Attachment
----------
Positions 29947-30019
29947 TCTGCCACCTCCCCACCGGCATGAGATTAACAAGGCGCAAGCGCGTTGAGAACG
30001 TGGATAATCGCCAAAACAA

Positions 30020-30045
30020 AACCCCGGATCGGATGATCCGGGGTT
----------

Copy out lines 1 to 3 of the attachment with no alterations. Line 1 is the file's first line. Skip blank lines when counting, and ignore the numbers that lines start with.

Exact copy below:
Positions 29947-30019
29947 TCTGCCACCTCCCCACCGGCATGAGATTAACAAGGCGCAAGCGCGTTGAGAACG
30001 TGGATAATCGCCAAAACAA